Aggregation of BRICS Financial Strength


INDIA’S K.V. Kamath’s nomination last May as president-designate of the New Development Bank (NDB) signified the BRICS-led bank’s entry into its substantive operational stage. The NDB board of governors will call its first meeting and officially appoint the bank’s president and vice presidents during the BRICS summit in early July in Ufa, Russia.

During the first year after the bank’s establishment, prior to commencement of its official operations, public attention will focus on how the NDB aggregates its member countries’ financial strength and promotes infrastructure construction in emerging and developing economies.  


Formal Operation Imminent

The New Development Bank originated in 2012 in the tentative concept of economists Joseph Stiglitz and Nicholas Stern. It was in March 2013, at the fifth BRICS summit in Durban, that the idea was first raised of establishing the BRICS-led bank, a reserve currency pool, and a business council. At the sixth BRICS summit last July in Fortaleza, Brazil, member countries agreed on the decision, published in the Fortaleza Declaration, to establish the development bank. The declaration states that the bank’s headquarters will be in Shanghai, and that the five founding members will contribute equally to its US $50 billion starting capital. It goes on to specify that the bank’s first president will be from India, the first chair of the Board of Governors from Russia, and the first chair of the Board of Directors from Brazil.

Owing to the extensive common interests and solid consensus among member countries, the establishment of and building preparations for the New Development Bank proceeded smoothly, founding members having resolved minor disagreements and technical details. In less than one year, the bank had become reality. A year later, negotiations on such major issues as the location of the bank headquarters, its capital proportions, and post distribution were completed. The first meeting of the temporary board of directors took place in December of 2014 in Istanbul.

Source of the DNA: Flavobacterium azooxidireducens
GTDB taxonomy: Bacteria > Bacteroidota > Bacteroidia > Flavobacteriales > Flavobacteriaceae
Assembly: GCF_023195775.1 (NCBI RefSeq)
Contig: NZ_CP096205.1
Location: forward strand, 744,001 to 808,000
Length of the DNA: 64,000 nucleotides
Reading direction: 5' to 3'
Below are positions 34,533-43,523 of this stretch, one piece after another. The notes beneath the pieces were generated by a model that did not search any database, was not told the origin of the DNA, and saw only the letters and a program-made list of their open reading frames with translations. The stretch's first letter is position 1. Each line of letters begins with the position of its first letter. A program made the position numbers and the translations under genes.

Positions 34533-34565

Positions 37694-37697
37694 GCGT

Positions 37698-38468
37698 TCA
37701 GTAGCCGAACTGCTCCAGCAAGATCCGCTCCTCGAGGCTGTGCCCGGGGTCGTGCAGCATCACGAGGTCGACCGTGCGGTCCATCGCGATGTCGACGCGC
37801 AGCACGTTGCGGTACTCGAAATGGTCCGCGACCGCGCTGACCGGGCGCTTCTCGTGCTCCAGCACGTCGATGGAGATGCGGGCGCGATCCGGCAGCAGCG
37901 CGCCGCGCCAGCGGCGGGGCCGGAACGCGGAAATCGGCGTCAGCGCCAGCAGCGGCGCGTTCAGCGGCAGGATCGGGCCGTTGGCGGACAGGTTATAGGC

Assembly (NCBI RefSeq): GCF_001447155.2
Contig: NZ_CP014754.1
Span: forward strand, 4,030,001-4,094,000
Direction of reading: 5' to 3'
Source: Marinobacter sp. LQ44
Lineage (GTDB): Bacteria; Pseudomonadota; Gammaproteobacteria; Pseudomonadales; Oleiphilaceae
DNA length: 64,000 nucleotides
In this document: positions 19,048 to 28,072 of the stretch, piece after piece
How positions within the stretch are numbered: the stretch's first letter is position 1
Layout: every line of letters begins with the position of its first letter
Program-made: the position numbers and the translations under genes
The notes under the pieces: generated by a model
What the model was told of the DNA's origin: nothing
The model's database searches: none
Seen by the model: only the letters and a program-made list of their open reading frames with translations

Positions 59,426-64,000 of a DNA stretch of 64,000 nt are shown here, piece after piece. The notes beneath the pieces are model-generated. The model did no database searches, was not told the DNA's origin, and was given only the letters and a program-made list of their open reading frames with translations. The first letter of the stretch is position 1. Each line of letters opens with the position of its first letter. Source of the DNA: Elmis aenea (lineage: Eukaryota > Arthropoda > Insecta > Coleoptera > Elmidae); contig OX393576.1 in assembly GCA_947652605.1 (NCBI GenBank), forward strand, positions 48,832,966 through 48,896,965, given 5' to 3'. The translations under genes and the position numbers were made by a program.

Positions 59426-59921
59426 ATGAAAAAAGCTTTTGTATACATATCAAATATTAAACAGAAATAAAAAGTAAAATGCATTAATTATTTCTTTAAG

Taking into account the miscellaneous tasks ahead such as organizing leading teams, drawing up administrative regulations, and formulating strategic plans and business policies, we have every reason to believe that the BRICS-led bank will begin its official operations as scheduled in 2016, and commence lending business.


A more Substantive Financial Cooperation Mechanism

The New Development Bank was founded by the five BRICS countries, each of whom has equal status in the bank. It is an international multilateral development bank that serves emerging and developing economies. The bank is committed to promoting economic development in the five BRICS members and in other developing countries, and to improving the world economic governance system. Its focus on extending financial support to infrastructure construction in BRICS countries and in other emerging and developing nations, the New Development Bank is regarded as the BRICS nations’ most substantive financial cooperation project. As the first international multilateral development bank to be established and managed by developing countries, it performs a function similar to that of the World Bank and the Asian Development Bank. The bank’s operation mechanism is in accord with the main rules of the international financial order, and its governance structure, operation principles and mechanism with the world mainstream model. Meanwhile, the bank makes systemic, policy, instrumental, and procedural innovations.

The New Development Bank features a three-tier administration framework: the board of governors, the board of directors, and the board of presidents.

The board of governors comprises finance ministers of the BRICS nations. It is the bank’s supreme body and holds monthly meetings. Approval from the board of governors is mandatory for all new members of the bank. The first chair of the board of governors will be from Russia.